That’s not my goal. However, if a person wants to know what the Bible has to say about what they are doing, I’m not going to pretend that the Bible has nothing to say when the Bible does in fact have something to say. If what the Bible says “causes pain” to a person living in what the Bible says is a “sinful” lifestyle, that’s between them and God. The very same thing is true of me and my own sinful tendencies. If what the Bible says about what I’m doing causes me pain, I can either respond to that by ignoring what the Bible has to say, or I can ask God for help in changing my ways.
Jesus himself said that He did not come to bring peace to those who are living in rebellion against God’s ideals for humanity, but a “sword” (Matthew 10:34). The denial of self and what we naturally want to do given our fallen condition, in order to follow God and what He calls us to do, is often quite painful indeed. That doesn’t mean it’s not the best path to follow. There simply can be no peace between God and those who wish to hang onto what God has said to give up. God does not condemn the sinner for being born broken, but He does warn those who refuse to accept His offer of help to escape their broken condition that, eventually, such refusals of help will not end well for those who are determined to follow their own way.
Yet, these professors get very upset when their actions are made public – when they can no longer hide what they are doing from the church at large. – Sean Pitman
Uh, I have never hidden my support and affirmation for LGBTQ+ individuals, and any parent who wanted to know my views on the subject could easily look up what I’ve written, or they could just plain ask me. I openly acknowledge where I stand on these issues on social media too. Essentially all the administrators, staff and faculty on our campus, including the pastors on our campus already know where I stand. I have never kept any secrets. I have to laugh when I see you say that I am upset because you “blew my cover.” There was no cover to blow.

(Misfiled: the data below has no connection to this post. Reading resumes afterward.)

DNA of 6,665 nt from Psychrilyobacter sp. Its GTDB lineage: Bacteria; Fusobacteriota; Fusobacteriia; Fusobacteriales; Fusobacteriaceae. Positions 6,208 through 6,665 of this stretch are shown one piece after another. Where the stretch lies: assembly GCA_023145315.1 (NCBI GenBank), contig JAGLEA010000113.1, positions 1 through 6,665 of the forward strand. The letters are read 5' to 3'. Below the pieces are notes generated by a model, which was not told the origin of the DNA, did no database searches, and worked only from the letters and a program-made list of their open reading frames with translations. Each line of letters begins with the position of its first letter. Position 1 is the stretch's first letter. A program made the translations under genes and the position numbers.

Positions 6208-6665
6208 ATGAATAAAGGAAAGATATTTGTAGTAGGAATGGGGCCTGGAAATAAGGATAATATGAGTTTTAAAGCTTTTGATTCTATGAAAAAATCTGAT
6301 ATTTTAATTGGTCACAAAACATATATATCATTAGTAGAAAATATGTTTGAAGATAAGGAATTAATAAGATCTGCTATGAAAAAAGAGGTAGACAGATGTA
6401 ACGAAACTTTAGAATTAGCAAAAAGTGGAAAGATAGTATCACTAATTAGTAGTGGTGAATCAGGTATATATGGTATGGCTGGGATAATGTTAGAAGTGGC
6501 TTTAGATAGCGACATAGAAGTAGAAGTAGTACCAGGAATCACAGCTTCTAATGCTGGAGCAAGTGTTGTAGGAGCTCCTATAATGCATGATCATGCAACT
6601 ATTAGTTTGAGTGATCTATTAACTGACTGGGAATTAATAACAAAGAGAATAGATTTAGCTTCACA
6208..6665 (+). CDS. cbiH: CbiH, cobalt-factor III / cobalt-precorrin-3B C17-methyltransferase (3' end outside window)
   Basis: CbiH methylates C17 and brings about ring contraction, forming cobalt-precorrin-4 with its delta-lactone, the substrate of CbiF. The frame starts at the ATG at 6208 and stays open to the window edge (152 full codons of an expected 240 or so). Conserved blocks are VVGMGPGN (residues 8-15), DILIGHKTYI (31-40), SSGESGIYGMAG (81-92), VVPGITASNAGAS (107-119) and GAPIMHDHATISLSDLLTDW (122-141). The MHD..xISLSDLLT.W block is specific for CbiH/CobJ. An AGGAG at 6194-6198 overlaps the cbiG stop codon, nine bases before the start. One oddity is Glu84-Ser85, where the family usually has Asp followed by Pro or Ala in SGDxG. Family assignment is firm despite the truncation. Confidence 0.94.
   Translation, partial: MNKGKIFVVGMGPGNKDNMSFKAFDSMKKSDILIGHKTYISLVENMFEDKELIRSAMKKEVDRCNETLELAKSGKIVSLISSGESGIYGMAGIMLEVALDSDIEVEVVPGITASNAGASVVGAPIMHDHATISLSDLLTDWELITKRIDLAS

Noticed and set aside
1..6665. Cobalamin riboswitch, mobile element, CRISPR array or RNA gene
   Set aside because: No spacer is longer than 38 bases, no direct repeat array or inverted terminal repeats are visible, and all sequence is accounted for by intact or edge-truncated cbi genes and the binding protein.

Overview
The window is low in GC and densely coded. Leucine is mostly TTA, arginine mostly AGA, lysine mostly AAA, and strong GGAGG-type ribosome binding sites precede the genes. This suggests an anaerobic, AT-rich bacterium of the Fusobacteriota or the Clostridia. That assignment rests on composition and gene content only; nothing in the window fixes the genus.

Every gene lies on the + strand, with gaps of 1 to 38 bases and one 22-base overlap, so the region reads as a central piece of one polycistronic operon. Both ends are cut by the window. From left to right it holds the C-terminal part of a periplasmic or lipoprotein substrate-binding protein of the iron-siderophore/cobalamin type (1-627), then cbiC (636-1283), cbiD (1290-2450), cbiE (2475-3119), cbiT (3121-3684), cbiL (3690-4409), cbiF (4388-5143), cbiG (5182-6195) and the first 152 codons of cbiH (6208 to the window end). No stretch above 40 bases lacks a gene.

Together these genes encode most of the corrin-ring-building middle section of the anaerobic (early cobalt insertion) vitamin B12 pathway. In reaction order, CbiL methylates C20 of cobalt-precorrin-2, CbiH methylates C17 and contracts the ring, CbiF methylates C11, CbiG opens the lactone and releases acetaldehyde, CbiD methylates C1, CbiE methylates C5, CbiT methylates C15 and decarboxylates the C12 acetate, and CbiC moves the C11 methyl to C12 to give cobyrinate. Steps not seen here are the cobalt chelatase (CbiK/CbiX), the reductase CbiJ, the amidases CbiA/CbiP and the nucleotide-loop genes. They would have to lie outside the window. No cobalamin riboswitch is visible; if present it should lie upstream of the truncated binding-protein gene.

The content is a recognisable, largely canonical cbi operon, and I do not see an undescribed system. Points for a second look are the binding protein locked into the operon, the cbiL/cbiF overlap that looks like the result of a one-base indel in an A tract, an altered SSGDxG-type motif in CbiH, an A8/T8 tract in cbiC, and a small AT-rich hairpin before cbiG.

You have not simply let people know what I advocate, you have attacked me personally and impugned my motives and personal spiritual path. You are causing pain not just to me, but to the very people I am trying to comfort and encourage. Your words are not just being seen by the legalistic and judgmental people like yourself, but by parents of LGBTQ+ children and those LGBTQ+ individuals themselves, many of whom are likely already heavily weighed down with self revulsion and depression. And you are doing this for who’s good?
And you wonder why I might be angry and upset? As hard as it is for me to do, I have daily decided to pray for you and those like you that God would soften your heart and show you the grave wounds you are inflicting on God’s beloved. I pray God will help you find compassion and clearer spiritual insight.
Do you really think it’s a “little thing” when our own professors are attacking the primary goals and ideals of the church from the inside? – Sean Pitman
I am attacking no one. You act as if you have not even read my article. I did suggest in there that I think it is time for the church to change and affirm same-sex marriage, but that is not an attack, that is a plea for compassion, a plea that the church return and study this topic again, and I laid out the reasons I think it is fully warranted that we do so. Since when is a difference of views an attack on the church? And of all the issues facing the church, same-sex marriage hardly rises to the level of a “primary goal and ideal.” You are inflating the importance of this topic. the only place where same-sex marriage really rises to a high level of importance is when you are an LGBTQ+ person contemplating marriage, or are the parent, relative or friend of an LGBTQ+ person. Why do you want to cause such people so much pain?